Tuesday, June 4, 2019

Pentecost: An Easter Story

This Sunday is the eighth Sunday of Easter, more commonly known as Pentecost. Despite a multitude of liturgical reminders of that fact, it's easy to forget that Pentecost is an Easter moment. We still open the service with "Alleluia. Christ is risen." The Pascal Candle remains lit (unless you're part of a congregation that ignores the rubrics and extinguishes it after Ascension day). The "Alleluia, Alleluia" is added to the dismissal one more time (unless you're part of a congregation that ignores the rubrics and adds it all year long).

Part of the problem is the fact that Pentecost is a big day (principal feast) with its own color (red) and its own traditions. Another problem is the fact that many casually refer to the upcoming liturgical season, properly identified as the "Season after Pentecost," as "the Season of Pentecost." But Pentecost isn't a season; it's a day. All those Sundays after it, which used to be reckoned as Sundays after Trinity Sunday, are ordinary time, but Pentecost is Easter. So distinct is the transition from Pentecost as the last day of Easter to the ordinary time that follows that the lectionary, which usually allows Sunday's propers to be observed throughout the week, dictates that proper observed during the rest of the week after Pentecost is whatever proper most closely falls on the calendar, in this case Proper 5 (see BCP p. 917).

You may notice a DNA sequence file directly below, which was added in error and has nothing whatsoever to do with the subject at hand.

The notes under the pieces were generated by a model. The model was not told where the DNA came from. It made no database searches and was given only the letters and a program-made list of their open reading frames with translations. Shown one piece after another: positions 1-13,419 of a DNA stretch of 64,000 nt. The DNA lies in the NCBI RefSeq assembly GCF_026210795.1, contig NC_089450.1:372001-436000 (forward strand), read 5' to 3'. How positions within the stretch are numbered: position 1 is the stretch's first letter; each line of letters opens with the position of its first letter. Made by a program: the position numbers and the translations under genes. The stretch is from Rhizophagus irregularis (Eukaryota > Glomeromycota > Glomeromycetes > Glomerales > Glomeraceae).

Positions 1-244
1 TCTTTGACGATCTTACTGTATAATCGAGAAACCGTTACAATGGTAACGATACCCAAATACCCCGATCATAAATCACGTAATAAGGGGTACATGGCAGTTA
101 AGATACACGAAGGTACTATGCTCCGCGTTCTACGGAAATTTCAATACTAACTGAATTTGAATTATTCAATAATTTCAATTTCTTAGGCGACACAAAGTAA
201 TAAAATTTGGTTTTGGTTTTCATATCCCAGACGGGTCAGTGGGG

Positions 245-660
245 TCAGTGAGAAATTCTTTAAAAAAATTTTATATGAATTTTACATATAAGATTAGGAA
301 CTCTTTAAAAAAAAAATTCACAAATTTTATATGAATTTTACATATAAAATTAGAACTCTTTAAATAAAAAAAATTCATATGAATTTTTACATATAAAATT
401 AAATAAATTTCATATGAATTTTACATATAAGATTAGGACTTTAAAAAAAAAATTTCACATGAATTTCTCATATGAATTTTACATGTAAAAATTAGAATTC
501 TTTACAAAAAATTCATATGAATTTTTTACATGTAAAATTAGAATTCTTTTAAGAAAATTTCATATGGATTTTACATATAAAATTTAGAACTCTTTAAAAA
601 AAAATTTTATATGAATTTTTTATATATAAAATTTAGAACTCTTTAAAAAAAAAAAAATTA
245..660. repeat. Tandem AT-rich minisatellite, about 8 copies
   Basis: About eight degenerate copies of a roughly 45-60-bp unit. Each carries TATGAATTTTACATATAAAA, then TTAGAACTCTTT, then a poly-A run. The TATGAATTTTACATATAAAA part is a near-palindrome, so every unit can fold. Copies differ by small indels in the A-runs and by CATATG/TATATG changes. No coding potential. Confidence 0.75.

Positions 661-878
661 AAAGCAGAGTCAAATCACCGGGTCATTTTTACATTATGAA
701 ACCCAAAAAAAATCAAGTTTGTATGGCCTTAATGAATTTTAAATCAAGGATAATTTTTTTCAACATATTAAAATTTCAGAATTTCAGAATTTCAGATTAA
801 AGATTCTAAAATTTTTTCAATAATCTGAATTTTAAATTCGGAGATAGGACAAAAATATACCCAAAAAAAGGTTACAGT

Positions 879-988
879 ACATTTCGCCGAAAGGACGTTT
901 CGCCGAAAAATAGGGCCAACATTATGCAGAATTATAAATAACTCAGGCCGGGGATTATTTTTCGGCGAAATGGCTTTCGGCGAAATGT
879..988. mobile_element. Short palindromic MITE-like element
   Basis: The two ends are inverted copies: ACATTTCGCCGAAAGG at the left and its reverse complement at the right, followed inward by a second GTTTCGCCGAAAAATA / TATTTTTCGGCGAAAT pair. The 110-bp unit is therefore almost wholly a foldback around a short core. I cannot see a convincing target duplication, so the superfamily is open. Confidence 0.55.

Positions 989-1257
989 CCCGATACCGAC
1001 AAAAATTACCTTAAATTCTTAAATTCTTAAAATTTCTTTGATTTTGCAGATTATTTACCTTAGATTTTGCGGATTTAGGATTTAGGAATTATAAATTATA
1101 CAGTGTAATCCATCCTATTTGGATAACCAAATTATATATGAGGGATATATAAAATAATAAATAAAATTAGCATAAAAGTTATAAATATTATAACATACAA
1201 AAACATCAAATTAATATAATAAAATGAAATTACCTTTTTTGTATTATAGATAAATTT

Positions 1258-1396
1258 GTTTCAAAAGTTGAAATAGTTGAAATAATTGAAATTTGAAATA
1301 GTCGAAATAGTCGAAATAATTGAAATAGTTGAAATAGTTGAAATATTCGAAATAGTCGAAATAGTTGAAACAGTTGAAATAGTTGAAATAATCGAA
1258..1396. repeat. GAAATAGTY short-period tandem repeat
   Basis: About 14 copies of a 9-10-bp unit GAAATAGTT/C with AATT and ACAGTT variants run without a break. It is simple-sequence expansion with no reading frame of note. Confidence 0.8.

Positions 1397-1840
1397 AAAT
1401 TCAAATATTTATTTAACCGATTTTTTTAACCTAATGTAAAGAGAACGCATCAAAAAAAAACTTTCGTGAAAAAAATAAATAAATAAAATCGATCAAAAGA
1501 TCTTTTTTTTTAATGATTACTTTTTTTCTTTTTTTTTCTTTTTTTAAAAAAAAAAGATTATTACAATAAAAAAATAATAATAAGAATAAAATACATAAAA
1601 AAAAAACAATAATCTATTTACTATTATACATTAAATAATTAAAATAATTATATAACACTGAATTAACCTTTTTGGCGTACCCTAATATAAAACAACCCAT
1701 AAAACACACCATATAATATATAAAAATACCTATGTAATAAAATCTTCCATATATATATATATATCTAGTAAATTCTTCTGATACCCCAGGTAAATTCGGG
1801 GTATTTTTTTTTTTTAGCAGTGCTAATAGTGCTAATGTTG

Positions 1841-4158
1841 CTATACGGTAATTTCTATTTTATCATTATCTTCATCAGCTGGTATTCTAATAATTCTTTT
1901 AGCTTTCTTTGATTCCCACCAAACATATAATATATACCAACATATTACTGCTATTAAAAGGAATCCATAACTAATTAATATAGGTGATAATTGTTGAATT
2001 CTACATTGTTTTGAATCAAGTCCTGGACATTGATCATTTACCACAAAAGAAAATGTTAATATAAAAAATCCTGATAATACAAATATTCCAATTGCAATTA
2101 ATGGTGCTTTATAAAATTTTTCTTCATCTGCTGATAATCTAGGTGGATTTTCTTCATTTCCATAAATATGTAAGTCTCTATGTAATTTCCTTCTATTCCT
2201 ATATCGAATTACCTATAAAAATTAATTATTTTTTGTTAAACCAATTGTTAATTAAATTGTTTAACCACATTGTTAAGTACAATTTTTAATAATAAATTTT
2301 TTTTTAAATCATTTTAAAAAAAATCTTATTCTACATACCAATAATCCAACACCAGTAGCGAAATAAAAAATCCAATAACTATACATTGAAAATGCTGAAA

Pentecost is Easter, and the story of Pentecost is an Easter story. Over and over, Jesus told his disciples to remain and wait for the coming Holy Spirit. The first collect option reminds us that the Holy Spirit is a "promised gift." The descent of the Spirit is not an afterthought or a secondary accommodation. As we read in the gospel lesson from John 14, Jesus' return to the Father and the coming of the Holy Spirit are part of the same movement--accomplishing the same purpose. Easter is our celebration of God's victory, God's salvation, and that celebration cannot be complete until the gift of eternal life is "shed abroad...throughout the world." In other words, we can't end Easter until the truth of Easter reaches everyone--or at least until it has been opened up beyond a particular moment, a particular manifestation, a particular language and made accessible to all.

This is an Easter Sunday. Pentecost completes the proclamation and celebration of Easter. We can't finish any other way. Now that we know the power of the Spirit, now that we've seen it come to the earth, can you imagine completing the good news of the resurrection any other way? The good news of Easter began with the woman at the empty tomb, spread to the disciples (albeit gradually), and continued as Jesus revealed himself to his followers. This spreading of the good news didn't stop when Jesus ascended into heaven nor was it in any way diminished. Jesus returning to the father allows the power of the resurrection to continue in all time and space, animated--breathed--by the Holy Spirit. This is Easter. For one more Sunday, one more day, this is Easter. Once Pentecost is complete, we have received the good news of Jesus' victory over death completely. Then, as the ordinary time of the rest of human history unfolds, we have what we need to carry that good news to the ends of the earth.

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